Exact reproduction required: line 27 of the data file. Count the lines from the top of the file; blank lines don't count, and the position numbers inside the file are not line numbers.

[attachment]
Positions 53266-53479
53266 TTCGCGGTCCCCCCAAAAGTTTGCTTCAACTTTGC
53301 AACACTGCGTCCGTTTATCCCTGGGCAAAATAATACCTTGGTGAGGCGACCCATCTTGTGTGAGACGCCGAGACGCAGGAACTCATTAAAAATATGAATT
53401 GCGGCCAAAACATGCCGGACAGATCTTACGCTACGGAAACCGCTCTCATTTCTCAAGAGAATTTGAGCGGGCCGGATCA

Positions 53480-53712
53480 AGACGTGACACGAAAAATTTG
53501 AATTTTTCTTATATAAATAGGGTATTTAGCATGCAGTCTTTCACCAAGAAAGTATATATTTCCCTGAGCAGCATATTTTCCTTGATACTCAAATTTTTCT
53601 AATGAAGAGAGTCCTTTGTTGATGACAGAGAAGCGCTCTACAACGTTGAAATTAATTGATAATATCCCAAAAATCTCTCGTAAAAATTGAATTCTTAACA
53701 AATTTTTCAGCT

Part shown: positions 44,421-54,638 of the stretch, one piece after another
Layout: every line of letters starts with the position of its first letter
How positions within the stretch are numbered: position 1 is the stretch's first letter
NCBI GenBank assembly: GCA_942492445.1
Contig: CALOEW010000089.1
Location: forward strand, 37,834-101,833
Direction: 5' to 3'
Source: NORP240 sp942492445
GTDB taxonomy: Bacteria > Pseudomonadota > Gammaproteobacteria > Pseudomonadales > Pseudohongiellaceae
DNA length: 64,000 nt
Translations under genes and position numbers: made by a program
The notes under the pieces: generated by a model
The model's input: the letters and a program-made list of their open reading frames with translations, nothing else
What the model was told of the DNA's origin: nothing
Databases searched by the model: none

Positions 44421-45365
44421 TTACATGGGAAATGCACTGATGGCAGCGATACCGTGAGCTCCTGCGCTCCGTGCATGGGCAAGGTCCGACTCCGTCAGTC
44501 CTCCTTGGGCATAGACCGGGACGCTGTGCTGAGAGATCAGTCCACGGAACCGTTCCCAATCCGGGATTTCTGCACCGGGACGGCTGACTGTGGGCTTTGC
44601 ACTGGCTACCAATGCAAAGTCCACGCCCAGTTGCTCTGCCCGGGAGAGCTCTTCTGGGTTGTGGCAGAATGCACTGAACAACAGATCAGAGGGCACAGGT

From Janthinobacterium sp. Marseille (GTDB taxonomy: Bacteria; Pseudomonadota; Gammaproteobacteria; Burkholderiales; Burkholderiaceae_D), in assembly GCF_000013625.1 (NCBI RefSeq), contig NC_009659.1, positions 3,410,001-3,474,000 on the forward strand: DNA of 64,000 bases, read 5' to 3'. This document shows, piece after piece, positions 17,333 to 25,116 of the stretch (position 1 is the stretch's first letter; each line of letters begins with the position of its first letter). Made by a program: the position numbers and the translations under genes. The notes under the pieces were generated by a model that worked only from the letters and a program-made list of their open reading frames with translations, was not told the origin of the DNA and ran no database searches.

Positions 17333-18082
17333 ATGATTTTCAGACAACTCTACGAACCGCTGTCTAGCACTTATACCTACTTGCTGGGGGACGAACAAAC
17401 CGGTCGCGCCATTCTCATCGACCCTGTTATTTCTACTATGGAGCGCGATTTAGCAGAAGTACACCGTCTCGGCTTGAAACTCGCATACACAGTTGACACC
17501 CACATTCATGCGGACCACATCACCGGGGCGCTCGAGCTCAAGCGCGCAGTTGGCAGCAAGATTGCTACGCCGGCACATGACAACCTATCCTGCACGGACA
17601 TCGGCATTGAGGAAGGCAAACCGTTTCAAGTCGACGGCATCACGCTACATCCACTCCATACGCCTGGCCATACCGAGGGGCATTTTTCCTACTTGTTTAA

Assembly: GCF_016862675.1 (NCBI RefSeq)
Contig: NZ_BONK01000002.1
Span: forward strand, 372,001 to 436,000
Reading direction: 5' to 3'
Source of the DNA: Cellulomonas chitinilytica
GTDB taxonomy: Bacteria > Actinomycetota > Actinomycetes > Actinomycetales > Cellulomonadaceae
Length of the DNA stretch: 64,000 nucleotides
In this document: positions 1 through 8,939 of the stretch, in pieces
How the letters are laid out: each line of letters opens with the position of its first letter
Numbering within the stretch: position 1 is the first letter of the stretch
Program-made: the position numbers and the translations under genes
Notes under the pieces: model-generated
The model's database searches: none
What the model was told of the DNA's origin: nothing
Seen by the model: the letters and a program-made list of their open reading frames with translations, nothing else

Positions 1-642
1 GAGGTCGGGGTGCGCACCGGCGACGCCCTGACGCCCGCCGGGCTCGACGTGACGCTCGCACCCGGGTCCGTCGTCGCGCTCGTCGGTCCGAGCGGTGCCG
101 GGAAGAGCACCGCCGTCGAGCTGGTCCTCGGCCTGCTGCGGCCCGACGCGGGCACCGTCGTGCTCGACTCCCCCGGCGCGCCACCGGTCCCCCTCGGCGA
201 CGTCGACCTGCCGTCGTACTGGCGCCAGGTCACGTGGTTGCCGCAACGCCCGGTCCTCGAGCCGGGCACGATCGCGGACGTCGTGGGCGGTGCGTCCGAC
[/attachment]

44501 CTCCTTGGGCATAGACCGGGACGCTGTGCTGAGAGATCAGTCCACGGAACCGTTCCCAATCCGGGATTTCTGCACCGGGACGGCTGACTGTGGGCTTTGC